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Dilbert Takes a Stand

Efforts to overcome recent criticisms of corporate aviation just got a welcome and hilarious boost from an unexpected source: Dilbert. Cartoonist Scott Adams says it all in one simple strip.

Cartoon from

Want to learn more about this most-serious issue? NBAA and GAMA are hosting the first of a three-part webinar starting this Friday, Feb. 27.

Wisdom, Wit and Wiles

Do you see your advertising agency in these TV shows?

Have you been tuning into the latest new show about the glamorous work of advertising: TNT’s Trust Me? If you haven’t, check it out on Monday nights at 9 (CDT).

Creative director Mason (actor Eric McCormack) scrambles to retain talent while battling competition both outside and inside the agency, while ad copywriter Conner (Tom Cavanagh) charms his way through client meetings and life in general. They think fast and talk even faster. The show grows on you.

Plus AMC’s critically acclaimed Mad Men series doesn’t return till July.

Can’t Wait Till the Smoke Clears

The third season (still on Sunday nights at 9 CT) will keep us Maddicts intrigued. Will Don Draper rise to the top of Sterling Cooper or strike out on his own? Will Betty forgive and forget? Will Peggy continue her rise to creative power? Will Joan Holloway…well…Joan doesn’t have to do anything but sashay into a room.

These shows share something in common with that other TV program that we grew up watching (at least in endless reruns): Bewitched (1964-1972). It, too, had advertising at its core. (We’ve had multiple ad execs confess their career choice traces back to Darrin Stevens.) But it, too, was always more about the personal drama. The interaction between people trying to solve a problem with a brilliant idea. One that would move a product. Or win an account. And would for sure dazzle the client (and the boss).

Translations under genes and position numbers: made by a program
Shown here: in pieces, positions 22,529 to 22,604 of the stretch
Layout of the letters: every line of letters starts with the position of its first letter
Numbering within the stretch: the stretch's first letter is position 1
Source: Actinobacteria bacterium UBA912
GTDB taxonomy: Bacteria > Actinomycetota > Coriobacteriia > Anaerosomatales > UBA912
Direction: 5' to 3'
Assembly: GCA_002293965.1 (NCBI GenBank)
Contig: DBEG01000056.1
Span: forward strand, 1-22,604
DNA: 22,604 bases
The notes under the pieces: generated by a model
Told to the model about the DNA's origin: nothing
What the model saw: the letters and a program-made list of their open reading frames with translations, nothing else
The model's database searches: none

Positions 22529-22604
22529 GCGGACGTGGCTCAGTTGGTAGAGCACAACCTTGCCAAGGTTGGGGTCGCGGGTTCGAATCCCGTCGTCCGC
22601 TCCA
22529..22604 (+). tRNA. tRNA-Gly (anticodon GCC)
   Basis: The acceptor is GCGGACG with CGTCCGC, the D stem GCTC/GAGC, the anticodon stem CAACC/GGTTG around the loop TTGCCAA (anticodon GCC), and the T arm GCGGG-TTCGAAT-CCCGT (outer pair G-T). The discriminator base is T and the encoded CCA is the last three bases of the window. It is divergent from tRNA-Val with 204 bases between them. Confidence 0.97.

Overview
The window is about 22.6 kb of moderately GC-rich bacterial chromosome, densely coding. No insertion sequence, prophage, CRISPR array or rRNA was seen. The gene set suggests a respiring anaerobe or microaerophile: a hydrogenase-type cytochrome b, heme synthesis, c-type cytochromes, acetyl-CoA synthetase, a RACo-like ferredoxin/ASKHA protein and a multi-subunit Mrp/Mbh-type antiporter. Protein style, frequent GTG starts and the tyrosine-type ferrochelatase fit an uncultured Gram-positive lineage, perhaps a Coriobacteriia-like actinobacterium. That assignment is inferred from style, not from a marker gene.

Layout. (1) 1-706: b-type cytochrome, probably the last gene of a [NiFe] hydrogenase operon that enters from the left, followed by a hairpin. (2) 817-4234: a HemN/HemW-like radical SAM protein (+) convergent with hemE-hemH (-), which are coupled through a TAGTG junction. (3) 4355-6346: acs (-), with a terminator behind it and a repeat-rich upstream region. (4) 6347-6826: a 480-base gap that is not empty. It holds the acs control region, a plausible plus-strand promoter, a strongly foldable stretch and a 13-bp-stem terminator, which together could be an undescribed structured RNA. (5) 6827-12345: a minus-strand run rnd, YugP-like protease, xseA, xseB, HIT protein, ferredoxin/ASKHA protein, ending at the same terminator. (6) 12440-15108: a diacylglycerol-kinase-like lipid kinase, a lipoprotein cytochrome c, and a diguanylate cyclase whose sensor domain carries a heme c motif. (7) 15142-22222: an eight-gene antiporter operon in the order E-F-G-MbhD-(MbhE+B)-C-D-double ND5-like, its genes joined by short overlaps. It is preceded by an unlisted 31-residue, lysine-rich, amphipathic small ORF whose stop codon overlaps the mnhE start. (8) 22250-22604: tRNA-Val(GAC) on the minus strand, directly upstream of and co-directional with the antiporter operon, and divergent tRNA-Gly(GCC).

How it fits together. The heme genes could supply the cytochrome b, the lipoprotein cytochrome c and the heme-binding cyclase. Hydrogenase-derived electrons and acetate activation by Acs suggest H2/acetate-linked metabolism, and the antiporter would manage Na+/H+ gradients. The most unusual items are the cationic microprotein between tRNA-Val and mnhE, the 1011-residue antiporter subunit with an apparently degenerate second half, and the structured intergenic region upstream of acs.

As the Account Turns

Along the way to riches, success and one-upmanship – there are many pitfalls. Budgets and timelines that are too tight. Clients that don’t trust bold ideas. Meddling mothers-in-law just waiting to turn you into the monkey she thinks you are.

At GG, We Talk Less and Do More

Trust Me does a fairly good job of conveying life in a big agency. But while we may laugh at Conner’s shenanigans and feel Mason’s creative angst, we’re glad our firm has a corporate culture that’s low on drama and high on output. Which we think positions us pretty well in this down economy. And as far as being Mad, well, that comes with the territory.

In Support of Corporate Aviation

Since Congress spanked the Big 3 automakers for making the trip to D.C. in corporate jets, our firm has been warily watching the news and hoping to see more support forthcoming for private aviation.

We were glad to see William Garvey’s op-ed in the Sunday New York Times. We hope you read it. He presents a sound, reasoned rebuttal.

From the Land of Learjet, Cessna, Hawker Beechcraft, Boeing and Spirit

Our hometown is the Aviation Capital of the World, so, no, we’re not an unbiased source. But we are a knowledgeable one. For much of the past 20 years, we’ve conducted countless interviews with aircraft owners, pilots, directors of flight departments and aircraft mechanics. Attended airshows. Toured completion centers. Art directed photoshoots. Whether creating a feature on the world’s largest flight department (Walmart) or interviewing the CEOs of such global institutions as AIG and E*Trade, our agency has developed an understanding of this unique industry.